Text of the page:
IconThanksgiving Thoughts by Jill Savage Do you ever find yourself focusing more on what you don't have, ratherthan all that you have? Do you feel overwhelmed with the mundane choresof family life and wonder if any of it really makes a difference? With Thanksgiving fresh on our minds, I've been thinking about all I havebeen given. In fact, I've been giving thought to the veryresponsibilities that I have as a mother that I often take for granted. Isometimes exhibit an ungrateful attitude in doing these tasks when Iforget the gifts I've been given in them. This weekend I'm working on ashift in thinking. I'm considering a different perspective. As I evaluateall my blessings, I'm finding I'm thankful for: Laundry#133; because it means that my family has clothes to wear. Dishes#133; because it means that my family has food to eat. Bills#133; because it means that we have financial provisions. Making Beds#133;b ecause it means we have a warm, soft place to rest at night. Dusting#133; because it means we have furniture to enjoy. Vacuuming#133; because it means we have a home to care for. Picking Up Toys#133; because it means I have children to bring joy to my life. So often we grumble about taking care of the gifts we have been given. Caring for the needs of our spouse and our children is being given theopportunity to invest in the life of another. This kind of care shouldnot be described as mundane chores. Instead it is an honor to serve myfamily when I make meals or do laundry, dishes, dusting, and vacuuming. My jobs may be unseen to the eyes of others, but they are valuable to thefamily unit as a whole. Sometimes we need a fresh perspective. Sometimes we need to think aboutall we have. When we do, we're reminded of the incredible gifts we'vebeen given! Jill Savage, author of Professionalizing Motherhood, is a mother of four children ranging in ages four to sixteen. Jill lives with her family in Normal, Illinois, where she serves as the Director of Hearts at Home, anorganization designed to encourage women in the profession of motherhood. For more information about Hearts at Home check out www.hearts-at-home.org . Permission granted for use on DrLaura.com. More >>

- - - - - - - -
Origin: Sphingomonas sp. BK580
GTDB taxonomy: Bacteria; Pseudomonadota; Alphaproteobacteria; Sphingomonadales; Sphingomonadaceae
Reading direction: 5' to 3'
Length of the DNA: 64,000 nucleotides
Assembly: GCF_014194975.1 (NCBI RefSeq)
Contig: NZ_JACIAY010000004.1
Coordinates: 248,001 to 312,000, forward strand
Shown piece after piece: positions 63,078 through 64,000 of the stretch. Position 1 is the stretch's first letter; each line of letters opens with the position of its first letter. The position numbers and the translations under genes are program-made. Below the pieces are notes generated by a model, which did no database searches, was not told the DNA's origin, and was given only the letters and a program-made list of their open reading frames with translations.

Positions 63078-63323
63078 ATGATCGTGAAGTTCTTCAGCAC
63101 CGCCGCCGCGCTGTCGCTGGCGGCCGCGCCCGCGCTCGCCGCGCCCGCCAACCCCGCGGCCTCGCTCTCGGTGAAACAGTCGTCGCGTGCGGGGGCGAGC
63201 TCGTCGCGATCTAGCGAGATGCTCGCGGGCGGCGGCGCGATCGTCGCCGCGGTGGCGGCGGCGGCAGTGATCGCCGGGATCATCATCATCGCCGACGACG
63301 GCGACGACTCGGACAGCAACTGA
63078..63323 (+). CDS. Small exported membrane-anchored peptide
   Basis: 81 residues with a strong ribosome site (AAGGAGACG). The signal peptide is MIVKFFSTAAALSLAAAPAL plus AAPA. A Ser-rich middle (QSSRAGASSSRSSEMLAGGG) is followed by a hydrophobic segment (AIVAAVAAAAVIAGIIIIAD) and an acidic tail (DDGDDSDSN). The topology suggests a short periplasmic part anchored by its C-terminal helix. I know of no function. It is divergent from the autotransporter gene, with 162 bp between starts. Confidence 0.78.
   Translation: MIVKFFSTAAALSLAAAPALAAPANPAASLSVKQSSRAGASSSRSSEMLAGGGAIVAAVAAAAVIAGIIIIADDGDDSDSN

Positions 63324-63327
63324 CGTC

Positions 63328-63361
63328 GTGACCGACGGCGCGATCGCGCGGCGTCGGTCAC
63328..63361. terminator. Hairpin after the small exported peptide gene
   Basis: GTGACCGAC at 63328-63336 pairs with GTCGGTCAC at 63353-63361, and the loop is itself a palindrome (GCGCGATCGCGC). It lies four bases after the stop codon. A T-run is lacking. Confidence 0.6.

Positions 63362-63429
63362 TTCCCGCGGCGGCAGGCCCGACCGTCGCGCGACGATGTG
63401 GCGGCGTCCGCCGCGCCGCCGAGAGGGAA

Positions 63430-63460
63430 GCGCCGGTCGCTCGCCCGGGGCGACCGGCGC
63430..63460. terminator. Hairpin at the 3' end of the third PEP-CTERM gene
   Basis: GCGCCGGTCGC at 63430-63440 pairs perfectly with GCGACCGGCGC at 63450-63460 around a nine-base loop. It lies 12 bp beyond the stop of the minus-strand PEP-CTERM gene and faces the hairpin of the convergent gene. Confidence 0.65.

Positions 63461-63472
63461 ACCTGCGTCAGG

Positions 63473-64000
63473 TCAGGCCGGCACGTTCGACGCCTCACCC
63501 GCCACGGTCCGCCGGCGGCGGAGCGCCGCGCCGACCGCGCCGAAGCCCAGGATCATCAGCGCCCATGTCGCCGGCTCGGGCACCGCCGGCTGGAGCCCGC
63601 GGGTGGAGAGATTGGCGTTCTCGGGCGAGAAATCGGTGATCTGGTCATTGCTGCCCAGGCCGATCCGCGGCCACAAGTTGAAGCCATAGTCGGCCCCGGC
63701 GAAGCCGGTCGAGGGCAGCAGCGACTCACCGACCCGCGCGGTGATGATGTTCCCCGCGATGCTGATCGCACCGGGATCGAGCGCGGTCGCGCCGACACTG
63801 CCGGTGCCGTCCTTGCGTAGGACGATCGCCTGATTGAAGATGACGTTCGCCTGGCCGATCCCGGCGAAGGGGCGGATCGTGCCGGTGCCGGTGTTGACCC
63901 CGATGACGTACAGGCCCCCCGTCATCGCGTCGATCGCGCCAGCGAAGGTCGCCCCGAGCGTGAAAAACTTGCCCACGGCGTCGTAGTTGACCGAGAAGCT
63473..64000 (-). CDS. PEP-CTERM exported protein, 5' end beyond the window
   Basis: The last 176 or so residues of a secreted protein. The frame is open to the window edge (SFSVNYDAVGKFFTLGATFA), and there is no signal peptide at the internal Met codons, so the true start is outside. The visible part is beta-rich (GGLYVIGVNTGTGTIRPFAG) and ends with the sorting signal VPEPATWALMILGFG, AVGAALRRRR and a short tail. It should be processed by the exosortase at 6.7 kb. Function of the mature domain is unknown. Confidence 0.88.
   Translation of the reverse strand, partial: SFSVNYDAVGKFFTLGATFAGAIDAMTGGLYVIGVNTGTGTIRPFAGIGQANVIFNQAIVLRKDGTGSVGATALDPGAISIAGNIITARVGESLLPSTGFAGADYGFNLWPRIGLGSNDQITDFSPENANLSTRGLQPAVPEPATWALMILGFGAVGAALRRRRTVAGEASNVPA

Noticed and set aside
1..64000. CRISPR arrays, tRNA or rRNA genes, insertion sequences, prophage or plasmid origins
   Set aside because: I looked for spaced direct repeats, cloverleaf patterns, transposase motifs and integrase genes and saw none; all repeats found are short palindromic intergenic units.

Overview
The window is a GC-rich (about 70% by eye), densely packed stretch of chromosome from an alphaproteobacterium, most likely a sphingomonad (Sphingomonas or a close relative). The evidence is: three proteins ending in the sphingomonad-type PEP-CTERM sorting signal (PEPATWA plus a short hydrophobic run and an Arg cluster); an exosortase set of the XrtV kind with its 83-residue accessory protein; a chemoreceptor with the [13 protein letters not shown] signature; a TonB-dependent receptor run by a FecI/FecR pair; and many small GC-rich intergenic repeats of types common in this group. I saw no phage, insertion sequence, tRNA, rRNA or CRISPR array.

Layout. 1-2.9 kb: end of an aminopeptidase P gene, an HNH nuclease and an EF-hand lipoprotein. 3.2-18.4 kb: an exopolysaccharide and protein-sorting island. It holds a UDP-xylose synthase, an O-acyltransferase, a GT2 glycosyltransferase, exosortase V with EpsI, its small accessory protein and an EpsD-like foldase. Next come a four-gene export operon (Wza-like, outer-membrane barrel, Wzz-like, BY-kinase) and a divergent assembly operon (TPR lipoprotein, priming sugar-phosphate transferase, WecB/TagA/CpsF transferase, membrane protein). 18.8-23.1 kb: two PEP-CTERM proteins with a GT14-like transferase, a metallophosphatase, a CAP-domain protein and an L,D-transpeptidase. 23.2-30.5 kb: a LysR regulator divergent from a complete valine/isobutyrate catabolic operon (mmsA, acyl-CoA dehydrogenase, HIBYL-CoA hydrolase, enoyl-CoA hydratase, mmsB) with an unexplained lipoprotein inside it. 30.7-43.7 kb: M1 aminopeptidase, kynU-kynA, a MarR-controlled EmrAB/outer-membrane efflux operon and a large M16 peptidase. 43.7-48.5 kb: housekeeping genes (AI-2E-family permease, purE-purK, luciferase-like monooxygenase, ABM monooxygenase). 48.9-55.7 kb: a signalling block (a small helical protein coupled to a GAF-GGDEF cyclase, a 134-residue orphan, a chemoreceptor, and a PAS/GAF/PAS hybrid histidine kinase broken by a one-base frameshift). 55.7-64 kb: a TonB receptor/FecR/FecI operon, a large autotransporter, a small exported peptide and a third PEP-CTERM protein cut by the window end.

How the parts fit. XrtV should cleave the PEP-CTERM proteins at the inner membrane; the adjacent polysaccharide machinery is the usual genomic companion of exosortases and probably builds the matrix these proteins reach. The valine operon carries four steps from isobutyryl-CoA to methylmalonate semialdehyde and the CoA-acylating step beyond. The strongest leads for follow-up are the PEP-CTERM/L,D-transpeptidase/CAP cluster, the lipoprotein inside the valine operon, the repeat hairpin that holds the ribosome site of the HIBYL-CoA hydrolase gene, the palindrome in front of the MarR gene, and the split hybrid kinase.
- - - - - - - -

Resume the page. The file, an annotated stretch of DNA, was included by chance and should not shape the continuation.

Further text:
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05/07/2010